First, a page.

Friday, September 20, 2013

Why Most Novels Don't Sell

Their writing is, um, flawed: Thanks to Russell Urquhart for sending me this blog post from Kas Thomas, who describes himself as a "writer and technology evangelist." Bad writing isn't the only problem plaguing amateur novelists, but it's high on the list. If you don't like Thomas' cheeky style, read on anyway. If you're guilty of the literary sins he describes in useful detailand you admit ityou can repent and become a better writer.
Not long ago (April 2013), Mike Cooper tried to calculate the average amount of royalties earned per year by self-publishers of novels, and he came up with the appallingly low (but probably accurate) figure of $297.
Why so low? Well, there's a tremendous oversupply of titles, for one thing. With around 2 million titles available (growing by 5% or more a year), you can't expect that the average book will be terribly lucrative. But there's also the fact that most novels are not particularly well written (to put it kindly). Let's be blunt. Most self-published novels (and a large percentage of traditionally published ones) are irredeemable junk. And thanks to the Dunning-Kruger Effect, most authors of said novels don't have any idea how bad their work is.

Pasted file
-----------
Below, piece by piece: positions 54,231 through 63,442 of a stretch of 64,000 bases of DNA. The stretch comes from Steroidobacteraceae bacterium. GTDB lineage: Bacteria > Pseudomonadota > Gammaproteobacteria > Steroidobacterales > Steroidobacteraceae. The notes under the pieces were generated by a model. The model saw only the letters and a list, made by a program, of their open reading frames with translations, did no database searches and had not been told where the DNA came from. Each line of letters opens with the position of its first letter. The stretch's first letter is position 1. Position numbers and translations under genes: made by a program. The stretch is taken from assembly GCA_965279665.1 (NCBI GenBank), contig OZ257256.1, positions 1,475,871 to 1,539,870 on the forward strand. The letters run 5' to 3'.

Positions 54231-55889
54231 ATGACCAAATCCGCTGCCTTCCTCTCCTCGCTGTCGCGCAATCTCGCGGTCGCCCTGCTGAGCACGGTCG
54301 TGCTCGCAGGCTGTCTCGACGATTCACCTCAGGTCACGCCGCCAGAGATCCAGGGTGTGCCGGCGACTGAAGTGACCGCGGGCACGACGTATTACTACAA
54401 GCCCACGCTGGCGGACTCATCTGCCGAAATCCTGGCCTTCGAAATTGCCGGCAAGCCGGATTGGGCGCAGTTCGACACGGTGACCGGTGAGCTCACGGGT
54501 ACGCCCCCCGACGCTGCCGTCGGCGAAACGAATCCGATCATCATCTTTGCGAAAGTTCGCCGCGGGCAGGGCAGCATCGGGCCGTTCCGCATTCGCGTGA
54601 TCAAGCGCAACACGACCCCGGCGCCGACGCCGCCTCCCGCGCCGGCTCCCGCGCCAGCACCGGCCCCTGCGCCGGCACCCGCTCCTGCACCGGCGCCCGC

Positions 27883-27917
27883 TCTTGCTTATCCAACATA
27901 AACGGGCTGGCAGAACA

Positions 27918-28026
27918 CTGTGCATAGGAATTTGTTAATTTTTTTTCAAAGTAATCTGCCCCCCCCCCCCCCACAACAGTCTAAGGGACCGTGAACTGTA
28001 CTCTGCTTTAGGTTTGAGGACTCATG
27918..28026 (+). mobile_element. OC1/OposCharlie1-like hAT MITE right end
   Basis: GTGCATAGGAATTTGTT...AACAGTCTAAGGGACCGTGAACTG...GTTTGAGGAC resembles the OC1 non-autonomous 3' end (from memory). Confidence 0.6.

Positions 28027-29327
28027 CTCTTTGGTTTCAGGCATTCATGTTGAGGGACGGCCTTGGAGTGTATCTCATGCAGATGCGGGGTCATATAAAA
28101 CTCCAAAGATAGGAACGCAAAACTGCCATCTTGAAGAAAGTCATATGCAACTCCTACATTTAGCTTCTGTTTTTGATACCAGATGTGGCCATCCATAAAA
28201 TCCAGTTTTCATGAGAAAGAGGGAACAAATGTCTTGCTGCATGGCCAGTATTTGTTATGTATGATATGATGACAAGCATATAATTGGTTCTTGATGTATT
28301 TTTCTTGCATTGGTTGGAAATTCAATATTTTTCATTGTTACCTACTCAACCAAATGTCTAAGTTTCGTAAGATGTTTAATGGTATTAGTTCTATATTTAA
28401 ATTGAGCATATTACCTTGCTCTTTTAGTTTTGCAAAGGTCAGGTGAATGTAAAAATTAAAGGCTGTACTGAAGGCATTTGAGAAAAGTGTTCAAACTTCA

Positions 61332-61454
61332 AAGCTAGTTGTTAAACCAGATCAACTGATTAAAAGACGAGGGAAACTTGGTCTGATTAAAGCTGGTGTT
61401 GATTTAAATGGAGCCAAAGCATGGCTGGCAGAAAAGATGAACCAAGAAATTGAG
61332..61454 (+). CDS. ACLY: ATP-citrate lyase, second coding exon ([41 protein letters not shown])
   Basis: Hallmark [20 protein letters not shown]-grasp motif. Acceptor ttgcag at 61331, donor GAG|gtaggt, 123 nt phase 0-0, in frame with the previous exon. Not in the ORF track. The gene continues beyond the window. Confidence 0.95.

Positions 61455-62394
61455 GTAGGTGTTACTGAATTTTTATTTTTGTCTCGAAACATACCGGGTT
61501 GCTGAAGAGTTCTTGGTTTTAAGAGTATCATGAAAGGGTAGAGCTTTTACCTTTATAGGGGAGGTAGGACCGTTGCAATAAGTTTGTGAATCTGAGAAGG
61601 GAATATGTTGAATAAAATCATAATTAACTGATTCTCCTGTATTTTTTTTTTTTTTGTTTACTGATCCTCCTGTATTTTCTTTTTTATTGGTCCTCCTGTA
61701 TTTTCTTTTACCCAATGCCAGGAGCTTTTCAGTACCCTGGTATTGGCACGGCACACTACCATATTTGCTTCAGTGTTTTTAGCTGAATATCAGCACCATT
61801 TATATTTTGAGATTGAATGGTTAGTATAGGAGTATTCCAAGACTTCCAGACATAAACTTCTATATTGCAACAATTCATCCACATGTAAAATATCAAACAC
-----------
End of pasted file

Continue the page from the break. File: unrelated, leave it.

Read more ...

Tuesday, September 03, 2013

Readable Memoirs Are Novels ...

Just Not Fiction: I've been telling my memoir-writing students that memoirs are like novels, except they are true. Well, mostly true, but that's another issue. Thanks to Molly Wingate, a writing coach, for making the same point and, in the process, tipping me off about this advice for memoir writers from Kathy Brandt, who wrote a book with her son about his life with a mental illness:
Remember the story arc.
What is the story arc?  It’s a beginning, a middle, and an end. In his book Screenplay, Syd Field calls it the dramatic structure “a linear arrangement of related incidents, episodes, or events leading to a dramatic resolution.” When I write fiction, I eventually diagram the book on a long sheet of paper—a time line with each incident or plot point rising to the final climax and resolution. It becomes a visual roadmap and a way to identify places I’ve gone wrong. Once we’d written several drafts, Max and I realized we needed to do the same. We diagrammed our roadmap or story arc and began rewriting.
Read more.
And don't miss Brandt's "Eight Questions to Consider As You Draft Your Memoir" further down in her article.—The Publishing Pro